Stories and Legends of Travel and History, for Children
84 Pages
English
Downloading requires you to have access to the YouScribe library
Learn all about the services we offer

Stories and Legends of Travel and History, for Children

-

Downloading requires you to have access to the YouScribe library
Learn all about the services we offer
84 Pages
English

Description

The Project Gutenberg EBook of Stories and Legends of Travel and History, for Children, by Grace Greenwood This eBook is for the use of anyone anywhere at no cost and with almost no restrictions whatsoever. You may copy it, give it away or re-use it under the terms of the Project Gutenberg License included with this eBook or online at www.gutenberg.net Title: Stories and Legends of Travel and History, for Children Author: Grace Greenwood Release Date: October 1, 2008 [EBook #26735] Language: English Character set encoding: ISO-8859-1 *** START OF THIS PROJECT GUTENBERG EBOOK STORIES, LEGENDS--TRAVEL, HISTORY *** Produced by Al Haines STORIES AND LEGENDS OF TRAVEL AND HISTORY, FOR CHILDREN. BY GRACE GREENWOOD. NEW YORK: JOHN B. ALDEN, PUBLISHER, 1885. Entered according to Act of Congress, in the year 1857, by LEANDER K. LIPPINCOTT, in the Clerk's Office of the District Court of the District of Massachusetts DEDICATION. To my little friends, MARY and ALICE SEELYE, I wish to inscribe this volume, in remembrance of a pleasant summer spent under their father's roof—the Water Cure, at Cleveland, where a part of these sketches were written,—in remembrance of their happy, cordial faces, and of the "loving kindness" of their parents—of much genial companionship and generous sympathy.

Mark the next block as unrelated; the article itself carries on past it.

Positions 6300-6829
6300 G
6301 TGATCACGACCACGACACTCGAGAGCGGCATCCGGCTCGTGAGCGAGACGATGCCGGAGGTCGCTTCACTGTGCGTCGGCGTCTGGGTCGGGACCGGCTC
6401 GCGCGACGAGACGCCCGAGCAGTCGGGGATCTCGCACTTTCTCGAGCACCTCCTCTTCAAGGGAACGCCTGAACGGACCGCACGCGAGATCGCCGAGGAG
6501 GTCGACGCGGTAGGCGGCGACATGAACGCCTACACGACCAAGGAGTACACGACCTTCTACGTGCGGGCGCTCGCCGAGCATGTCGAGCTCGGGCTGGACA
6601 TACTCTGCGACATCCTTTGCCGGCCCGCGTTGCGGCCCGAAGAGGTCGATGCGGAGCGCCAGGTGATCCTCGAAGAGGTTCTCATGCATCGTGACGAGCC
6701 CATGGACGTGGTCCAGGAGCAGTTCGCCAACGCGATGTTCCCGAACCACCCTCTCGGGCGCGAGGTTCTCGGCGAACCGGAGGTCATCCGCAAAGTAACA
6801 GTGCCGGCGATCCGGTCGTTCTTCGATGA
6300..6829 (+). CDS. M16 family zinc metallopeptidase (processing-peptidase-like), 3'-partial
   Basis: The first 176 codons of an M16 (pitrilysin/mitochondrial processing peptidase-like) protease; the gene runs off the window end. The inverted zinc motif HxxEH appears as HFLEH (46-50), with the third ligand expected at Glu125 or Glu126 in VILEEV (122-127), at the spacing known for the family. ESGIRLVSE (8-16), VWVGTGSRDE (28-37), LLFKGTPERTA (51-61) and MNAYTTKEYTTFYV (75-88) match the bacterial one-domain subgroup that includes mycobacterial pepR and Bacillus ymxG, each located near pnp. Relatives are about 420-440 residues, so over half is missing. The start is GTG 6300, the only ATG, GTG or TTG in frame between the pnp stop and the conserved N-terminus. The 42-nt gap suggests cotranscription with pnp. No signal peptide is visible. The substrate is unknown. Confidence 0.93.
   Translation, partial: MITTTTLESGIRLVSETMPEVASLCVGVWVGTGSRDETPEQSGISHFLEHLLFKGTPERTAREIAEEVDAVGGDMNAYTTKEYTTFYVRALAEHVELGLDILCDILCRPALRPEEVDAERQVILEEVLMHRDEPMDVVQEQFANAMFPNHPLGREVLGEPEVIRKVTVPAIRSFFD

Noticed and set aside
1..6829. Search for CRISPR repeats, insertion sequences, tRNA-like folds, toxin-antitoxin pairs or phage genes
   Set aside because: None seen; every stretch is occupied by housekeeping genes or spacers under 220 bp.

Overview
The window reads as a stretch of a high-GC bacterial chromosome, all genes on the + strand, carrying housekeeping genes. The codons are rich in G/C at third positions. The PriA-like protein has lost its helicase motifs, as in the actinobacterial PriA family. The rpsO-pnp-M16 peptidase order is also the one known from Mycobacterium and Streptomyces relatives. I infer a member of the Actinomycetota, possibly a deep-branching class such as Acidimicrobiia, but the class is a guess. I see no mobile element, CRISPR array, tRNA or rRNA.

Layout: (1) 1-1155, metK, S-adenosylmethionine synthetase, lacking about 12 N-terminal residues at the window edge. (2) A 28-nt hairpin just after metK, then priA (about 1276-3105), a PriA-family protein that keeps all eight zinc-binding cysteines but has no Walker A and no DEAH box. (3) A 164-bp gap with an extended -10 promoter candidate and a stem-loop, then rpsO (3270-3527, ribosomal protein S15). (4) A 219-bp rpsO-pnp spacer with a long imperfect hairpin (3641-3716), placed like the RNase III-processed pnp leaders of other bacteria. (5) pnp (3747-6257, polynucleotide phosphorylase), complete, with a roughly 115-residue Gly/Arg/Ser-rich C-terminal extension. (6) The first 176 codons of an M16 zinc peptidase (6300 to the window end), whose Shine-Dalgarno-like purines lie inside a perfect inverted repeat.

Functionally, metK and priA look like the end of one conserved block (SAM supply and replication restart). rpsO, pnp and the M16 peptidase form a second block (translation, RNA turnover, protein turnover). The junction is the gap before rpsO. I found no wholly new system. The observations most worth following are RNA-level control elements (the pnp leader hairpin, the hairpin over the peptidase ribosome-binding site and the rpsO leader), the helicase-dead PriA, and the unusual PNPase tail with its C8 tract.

Subjects

Informations

Published by
Published 08 December 2010
Reads 39
Language English

Exrait

The Project Gutenberg EBook of Stories and Legends of Travel and History,for Children, by Grace GreenwoodThis eBook is for the use of anyone anywhere at no cost and withalmost no restrictions whatsoever. You may copy it, give it away orre-use it under the terms of the Project Gutenberg License includedwith this eBook or online at www.gutenberg.netTitle: Stories and Legends of Travel and History, for ChildrenAuthor: Grace GreenwoodRelease Date: October 1, 2008 [EBook #26735]Language: EnglishCharacter set encoding: ISO-8859-1*** START OF THIS PROJECT GUTENBERG EBOOK STORIES, LEGENDS--TRAVEL, HISTORY ***Produced by Al Haines
STORIES AND LEGENDSOFTRAVEL AND HISTORY, FOR CHILDREN.BY GRACE GREENWOOD.NEW YORK: JOHN B. ALDEN, PUBLISHER, 1885.